"Naturalisation is the process by which one undertakes allegiance to a new sovereign and, often enough, sheds allegiance to another sovereign." Between 26 January 1949 and 30 November 1973, British subjects were able to apply for registration as an Australian citizen after one year's residence in Australia as an immigrant, and there was no requirement to attend a citizenship ceremony. Non-British subjects were required to apply for naturalization, which had stricter requirements, including a five-year residency. They were required to attend a citizenship ceremony and swear an oath of allegiance to the Crown. From 1966 they were also obliged to renounce "all other allegiance".
The Australian Citizenship Act 1973 ended the preferential treatment for British subjects from 1 December 1973. From that date, the same criteria for naturalisation applied to all applicants for citizenship by naturalisation, though the special status of British subject was retained. Also from that date the age of majority for citizenship matters was reduced to eighteen years, so that they could apply for citizenship in their own right. The common residence requirement of three years was reduced to two years from 22 November 1984. The status of British subject was removed from Australian citizenship law, with effect on 1 May 1987. (That status had been discontinued in British law on 1 January 1983.)
People who became permanent residents from 1 July 2007 must have been lawfully resident in Australia for four years before applying for citizenship by conferral. The "lawfully resident" test could be satisfied by any period of lawful stay in Australia including a stay on a temporary or bridging visa, but the applicant must:
Children aged under 18 can be included in the application of a responsible parent. The standard residence requirements do not apply to such children. There are some exceptions to the standard requirements, including:
Those who were present in Australia as permanent residents before 1 July 2007 remain subject to the previous residence requirement (in force since 1984, e.g. resident for 2 years) on any application for conferral made before 1 July 2010 - they must:
In general, applicants aged 16 or over must attend a citizenship ceremony and make a pledge of commitment, except for:
From 1 October 2007, most applicants for Australian citizenship by conferral aged between 18 and 60 must pass the Australian citizenship test, which focuses on Australia's values, history, and traditional and national symbols.
Prior to 4 April 2002, many Australian citizens lost Australian citizenship through acquiring another citizenship, or being the child of a parent who did so. From that date, the scope to lose Australian citizenship is more limited. In any case the person must have another citizenship to revert to, to avoid creating a stateless person.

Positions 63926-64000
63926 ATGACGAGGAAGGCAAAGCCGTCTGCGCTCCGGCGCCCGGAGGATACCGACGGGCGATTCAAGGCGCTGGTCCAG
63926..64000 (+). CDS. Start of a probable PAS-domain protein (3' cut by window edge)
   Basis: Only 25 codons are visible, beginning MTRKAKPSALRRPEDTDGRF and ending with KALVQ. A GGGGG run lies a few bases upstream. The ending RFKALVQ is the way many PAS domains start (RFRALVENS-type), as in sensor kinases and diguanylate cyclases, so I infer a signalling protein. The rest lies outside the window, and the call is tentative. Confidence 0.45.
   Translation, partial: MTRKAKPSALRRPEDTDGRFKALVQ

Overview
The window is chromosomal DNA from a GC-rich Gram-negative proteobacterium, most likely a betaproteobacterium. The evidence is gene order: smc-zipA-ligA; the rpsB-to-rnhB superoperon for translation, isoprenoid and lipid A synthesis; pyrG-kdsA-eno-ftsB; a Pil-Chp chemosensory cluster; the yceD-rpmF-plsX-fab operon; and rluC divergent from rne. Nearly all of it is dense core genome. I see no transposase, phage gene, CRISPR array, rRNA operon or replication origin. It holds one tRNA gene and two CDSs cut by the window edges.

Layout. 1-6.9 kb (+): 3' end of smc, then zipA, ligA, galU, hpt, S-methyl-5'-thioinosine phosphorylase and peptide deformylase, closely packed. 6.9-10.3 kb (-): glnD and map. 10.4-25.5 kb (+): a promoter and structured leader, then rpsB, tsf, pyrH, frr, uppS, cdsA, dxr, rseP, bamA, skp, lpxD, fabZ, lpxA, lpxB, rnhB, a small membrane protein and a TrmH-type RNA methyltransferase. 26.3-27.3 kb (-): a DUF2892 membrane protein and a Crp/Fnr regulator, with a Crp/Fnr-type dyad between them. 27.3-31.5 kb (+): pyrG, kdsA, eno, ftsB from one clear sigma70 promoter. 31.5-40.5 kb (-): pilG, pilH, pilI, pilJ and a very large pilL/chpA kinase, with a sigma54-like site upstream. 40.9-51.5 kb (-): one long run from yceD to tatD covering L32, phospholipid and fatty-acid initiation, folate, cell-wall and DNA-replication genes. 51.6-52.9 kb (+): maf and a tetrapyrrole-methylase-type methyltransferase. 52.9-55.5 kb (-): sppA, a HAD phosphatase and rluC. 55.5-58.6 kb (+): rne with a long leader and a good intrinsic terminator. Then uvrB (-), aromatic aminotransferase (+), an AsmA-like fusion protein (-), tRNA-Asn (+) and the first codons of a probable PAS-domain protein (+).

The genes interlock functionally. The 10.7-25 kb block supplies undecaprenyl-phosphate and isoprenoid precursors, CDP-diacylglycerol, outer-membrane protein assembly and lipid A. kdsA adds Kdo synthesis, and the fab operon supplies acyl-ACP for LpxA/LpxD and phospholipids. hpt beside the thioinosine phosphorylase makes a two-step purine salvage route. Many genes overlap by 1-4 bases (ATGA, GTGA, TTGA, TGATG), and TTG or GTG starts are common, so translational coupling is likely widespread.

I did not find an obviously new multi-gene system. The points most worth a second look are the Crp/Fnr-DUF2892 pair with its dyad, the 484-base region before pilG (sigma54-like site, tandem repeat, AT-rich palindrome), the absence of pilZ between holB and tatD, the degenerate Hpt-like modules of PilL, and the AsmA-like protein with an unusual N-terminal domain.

Between 26 January 1949 and 3 April 2002, an adult Australian generally lost Australian citizenship automatically upon acquisition of another citizenship by a 'voluntary and formal act', with the following rules:
Section 17 of the 1948 Citizenship Act was repealed with effect from 4 April 2002. Although the repeal was not retroactive, since 1 July 2007 former Australian citizens who lost citizenship because of the section are generally able to apply for resumption of Australian citizenship.
Children did not lose Australian citizenship by virtue of their own actions, but could lose Australian citizenship if a parent lost Australian citizenship:
Loss of Australian citizenship occurred under section 23 of the 1948 Act. Even after the repeal of section 17 of the Act in 2002, section 23 was left in place. It remains possible for an Australian child to lose Australian citizenship this way. However, since the repeal of section 17, this is much less common and in general only applies where a parent is deprived of Australian citizenship, or renounces Australian citizenship under section 18 of the Act.
Under the Australian Citizenship Act 2007, in force from 1 July 2007, an Australian child no longer automatically loses Australian citizenship based on a parent's actions. However, the Minister for Immigration and Citizenship has the right to deprive a child of Australian citizenship in these circumstances on a discretionary basis.
Between 26 January 1956 and 7 October 1958, a naturalised Australian citizen lost Australian citizenship if resident outside Australia or New Guinea for a continuous period of 7 years without registering annually a declaration of intent to retain Australian citizenship. This occurred by virtue of section 20 of the Nationality and Citizenship Act 1948 which was repealed on 8 October 1958. The provision had the potential to create stateless persons.
Since 1 July 2007, persons who lost Australian citizenship because of the provision may apply to resume Australian citizenship, subject only to being of good character.
Burma became independent outside the Crown's dominions on 4 January 1948. In the Burma Independence Act 1948 the United Kingdom legislated to remove British subject status on that date from:
Such persons who were domiciled in the United Kingdom or "His Majesty's dependencies" were given two years to elect to remain British.